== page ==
Idaho governor signs "fetal heartbeat" abortion ban bill
Idaho Gov. Brad Little (R) signed a bill into law on Tuesday banning abortions after a fetal heartbeat is detected.
Why it matters: Fetal heartbeats can be observed as early as six weeks into pregnancy, before many women even know they are pregnant, per AP.
Of note: "The bill contains a 'trigger provision,' which means it wouldn’t go into effect unless a federal appeals court somewhere in the country upholds similar legislation from another state," AP writes.
The big picture: The law states that doctors who perform abortion procedures after a fetal heartbeat is audible could face up to five years in prison.
- It does allow for exceptions in cases of rape, incest or medical emergency.
- But, but, but: The exceptions may only be applied if "the woman has reported the act of rape or incest to a law enforcement agency and provided a copy of such report to the physician."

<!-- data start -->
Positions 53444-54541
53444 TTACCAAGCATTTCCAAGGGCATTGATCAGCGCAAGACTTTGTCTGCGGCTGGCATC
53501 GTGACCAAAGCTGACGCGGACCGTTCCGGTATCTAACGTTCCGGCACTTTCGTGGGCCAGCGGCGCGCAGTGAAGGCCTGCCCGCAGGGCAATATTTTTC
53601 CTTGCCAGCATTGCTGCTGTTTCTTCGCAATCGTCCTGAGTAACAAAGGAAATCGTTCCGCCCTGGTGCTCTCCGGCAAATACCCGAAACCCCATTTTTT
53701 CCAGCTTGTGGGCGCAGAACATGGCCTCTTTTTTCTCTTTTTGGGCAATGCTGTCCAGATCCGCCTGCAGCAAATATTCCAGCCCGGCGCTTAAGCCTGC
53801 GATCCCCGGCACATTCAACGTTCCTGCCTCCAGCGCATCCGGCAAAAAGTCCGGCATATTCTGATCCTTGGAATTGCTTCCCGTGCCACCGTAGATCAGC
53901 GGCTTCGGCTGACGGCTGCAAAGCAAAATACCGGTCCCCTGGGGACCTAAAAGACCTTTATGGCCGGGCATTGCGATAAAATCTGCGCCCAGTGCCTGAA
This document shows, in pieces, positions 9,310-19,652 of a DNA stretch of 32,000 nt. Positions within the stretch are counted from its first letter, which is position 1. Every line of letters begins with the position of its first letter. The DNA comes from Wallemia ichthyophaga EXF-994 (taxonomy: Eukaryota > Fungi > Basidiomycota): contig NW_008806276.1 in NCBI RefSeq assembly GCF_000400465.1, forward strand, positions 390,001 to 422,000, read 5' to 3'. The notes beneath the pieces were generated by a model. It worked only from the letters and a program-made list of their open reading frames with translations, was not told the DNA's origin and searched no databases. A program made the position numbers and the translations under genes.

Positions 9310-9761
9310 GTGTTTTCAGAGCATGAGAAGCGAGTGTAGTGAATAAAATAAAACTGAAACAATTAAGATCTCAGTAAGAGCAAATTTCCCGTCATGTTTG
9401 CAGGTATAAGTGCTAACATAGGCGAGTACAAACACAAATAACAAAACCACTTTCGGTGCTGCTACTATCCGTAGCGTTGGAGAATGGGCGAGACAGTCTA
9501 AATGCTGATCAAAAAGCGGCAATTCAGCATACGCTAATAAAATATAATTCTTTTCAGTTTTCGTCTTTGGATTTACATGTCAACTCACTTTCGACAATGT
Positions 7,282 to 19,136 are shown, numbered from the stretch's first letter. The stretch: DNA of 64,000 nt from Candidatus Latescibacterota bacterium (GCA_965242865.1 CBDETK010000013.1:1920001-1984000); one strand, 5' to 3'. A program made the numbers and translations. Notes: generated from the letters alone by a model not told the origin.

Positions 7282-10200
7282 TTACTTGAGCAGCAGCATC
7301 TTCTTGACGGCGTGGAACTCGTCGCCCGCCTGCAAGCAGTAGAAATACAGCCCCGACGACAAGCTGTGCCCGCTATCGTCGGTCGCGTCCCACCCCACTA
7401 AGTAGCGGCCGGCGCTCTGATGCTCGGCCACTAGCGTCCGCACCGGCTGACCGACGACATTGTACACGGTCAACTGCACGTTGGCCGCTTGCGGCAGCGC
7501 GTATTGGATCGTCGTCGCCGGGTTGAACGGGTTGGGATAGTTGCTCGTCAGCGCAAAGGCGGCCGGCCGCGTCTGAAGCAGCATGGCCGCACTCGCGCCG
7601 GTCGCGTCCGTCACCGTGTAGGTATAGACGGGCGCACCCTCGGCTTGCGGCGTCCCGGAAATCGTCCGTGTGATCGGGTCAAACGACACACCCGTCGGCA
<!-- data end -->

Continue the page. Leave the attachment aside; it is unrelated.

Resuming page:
- Idaho law does not allow police reports to be released during active investigations, per AP.
What they're saying: Planned Parenthood tweeted after Little signed the measure on Tuesday, saying: "Let's be clear: Nothing changes today or in the future. Abortion is still legal in Idaho, even after six weeks."
- "This is a trigger law that would ONLY begin IF a similar ban is upheld in a separate court. And, of course, we'll sue to stop it then."
Zoom out: Other states are pursuing similar legislation.
- Oklahoma Gov. Kevin Stitt (R) signed several abortion-related bills on onday, including one stating that doctors who perform abortions after a fetal heartbeat is detected can be charged with homicide, The Hill reported.